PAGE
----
Every Yenta (not just us) will ask you, “So? When’s the date?” You take another bite of brisket and swallow hard. You’re not sure how to answer. You haven’t picked a date yet.
Every member of your mother’s temple sisterhood is hounding you for the date and you haven’t figured it out, but you’re feeling pressured, and you still need to do more research because once the date is locked in, it’s a done deal, so you reach and reach for an answer to give her but she’s still staring at you, expecting an answer so even though you’re picturing yourself in a strapless, flirty tea-length wedding dress standing under a chuppah adorned with pink and cream peonies, you’re not sure when those flowers are in season, so it really depends on the date you get married, and oh gosh, she’s still waiting and she has a chunk of mascara dangling from her left eyelash and now that’s all you can think about so you just blurt out: “We don’t know yet.”
There it is. That look of disapproval. HOW CAN YOU NOT KNOW YET?
There are tons of reasons!
Early on in the site’s young life, we provided you a list of holiday weekends for Sunday night weddings over the next 3 years. But what if you have questions that span outside the no-weddings-on-Shabbat rule? What if there are other holidays or mourning periods that come up while you’re trying to plan your wedding and set a date? Jewish marriages are not to be performed during points throughout a year, and we are here to help explain these calendar crossovers.
There are no weddings on:
The Sabbath (Friday to Saturday 30 minutes after sundown).
The major holidays; you know, the usuals: Rosh Hashanah, Yom Kippur, Passover, Shavuot, and Sukkot (sundown to sundown). Basically, every holiday you probably celebrated or heavily discussed at Hebrew school (though you may not remember because you were distracted with the happy possibility of being invited to Seth Silverstein’s Bar Mitzvah where you may be able to play Pepsi-7up and sit on his knee).
Orthodox and conservative congregations also don’t permit weddings during The “Three Weeks” (which are the 17th of Tammuz to the 9th of Av, which usually fall in July and August) and the Sefirah period (these are the 7 weeks between Passover and Shavuot, except for the holiday of Lag b’Omer, which is usually in April and May).
These times are actually considered national mourning periods due to historical tragedies such as the destruction of the Temple and a plague that forced its way through the greatest and noblest scholars of the time.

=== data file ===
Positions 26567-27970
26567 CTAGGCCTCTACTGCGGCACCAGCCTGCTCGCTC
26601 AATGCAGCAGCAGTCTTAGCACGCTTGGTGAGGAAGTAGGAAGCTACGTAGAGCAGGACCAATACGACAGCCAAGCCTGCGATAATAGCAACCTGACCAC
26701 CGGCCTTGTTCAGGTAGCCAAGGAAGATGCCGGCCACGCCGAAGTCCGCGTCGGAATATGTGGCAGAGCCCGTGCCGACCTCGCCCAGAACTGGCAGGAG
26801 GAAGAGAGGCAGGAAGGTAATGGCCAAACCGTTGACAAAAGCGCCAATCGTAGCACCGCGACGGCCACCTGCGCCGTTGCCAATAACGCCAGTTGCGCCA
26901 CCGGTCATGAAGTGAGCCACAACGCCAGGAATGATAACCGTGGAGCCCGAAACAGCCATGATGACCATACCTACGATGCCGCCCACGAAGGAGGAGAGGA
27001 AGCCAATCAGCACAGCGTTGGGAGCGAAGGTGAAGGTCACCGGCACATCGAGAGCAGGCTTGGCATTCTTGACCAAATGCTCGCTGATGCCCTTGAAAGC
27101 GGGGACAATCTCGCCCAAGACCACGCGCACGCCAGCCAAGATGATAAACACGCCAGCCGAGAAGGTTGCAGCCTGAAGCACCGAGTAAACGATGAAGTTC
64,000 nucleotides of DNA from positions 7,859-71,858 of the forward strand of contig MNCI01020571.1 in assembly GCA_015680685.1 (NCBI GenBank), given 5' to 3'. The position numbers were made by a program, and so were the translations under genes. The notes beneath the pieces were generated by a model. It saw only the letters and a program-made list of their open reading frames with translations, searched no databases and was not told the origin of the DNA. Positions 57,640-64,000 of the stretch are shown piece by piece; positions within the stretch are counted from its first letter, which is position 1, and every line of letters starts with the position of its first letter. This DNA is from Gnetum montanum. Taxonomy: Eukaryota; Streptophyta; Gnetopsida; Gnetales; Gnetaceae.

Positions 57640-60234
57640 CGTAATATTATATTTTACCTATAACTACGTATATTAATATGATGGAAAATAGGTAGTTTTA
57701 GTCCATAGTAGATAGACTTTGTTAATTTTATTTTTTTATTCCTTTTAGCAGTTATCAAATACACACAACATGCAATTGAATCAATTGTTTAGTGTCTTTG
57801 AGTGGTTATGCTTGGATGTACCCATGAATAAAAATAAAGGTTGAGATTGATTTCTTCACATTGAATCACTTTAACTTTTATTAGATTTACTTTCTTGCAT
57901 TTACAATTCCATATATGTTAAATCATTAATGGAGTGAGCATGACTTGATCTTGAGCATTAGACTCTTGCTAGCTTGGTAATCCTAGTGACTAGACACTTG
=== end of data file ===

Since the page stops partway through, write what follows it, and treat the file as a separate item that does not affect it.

And, this brings us to the reason why June is the most popular time of year for a not-too-hot, not-too-cold wedding.
PERSONAL MOURNING PERIODS
If you and your husband-to-be are in mourning, then you can’t secure a wedding date during the 30 days of mourning that are typically reserved for a brother or sister. Additionally, you can’t plan a wedding date during the 11 months observed for a mother or father. Reform practitioners usually go with the 30 day rule for any kind of mourning period. If you’re unsure, the usual Wedding Yentas disclaimer applies: Ask your rabbi.
However, if the date has already been set, you may not postpone a wedding even if there is a death (pooh pooh) in the family. Rabbis say that a marriage is the highest of mitzvot and even mourning is not allowed to interfere with such a wonderful occasion. The wedding should go on as scheduled, but personal decisions may be made about scaling down the festive atmosphere. Again, can I get a giant bubbie-style “pooh pooh” and 3 spits please? Thank you.
Here’s the part where you check your own calendar to make sure you don’t make a big uh-oh on top of the Jewish practices. What kinds of flowers do you want? If you want harvest symbols or chrysanthemums, you might like to be a Fall bride. Tulips and dahlias make you a perfect picture of a Spring bride. Do you have a special date like your dating anniversary or honoring a relative’s wedding date? Do you need to make sure other occasions aren’t close to your wedding date because of your sister’s graduation or your brother-in-law’s leave from the military? Is there another family wedding that might conflict with your ideal date?
Remember this bit of important wedding advice: You won’t be able to please everybody. Follow the Jewish laws as you see fit and steer clear of personal conflicts. As long as your most favorite people are there to witness you and your groom get married, your special day will still be the happiest.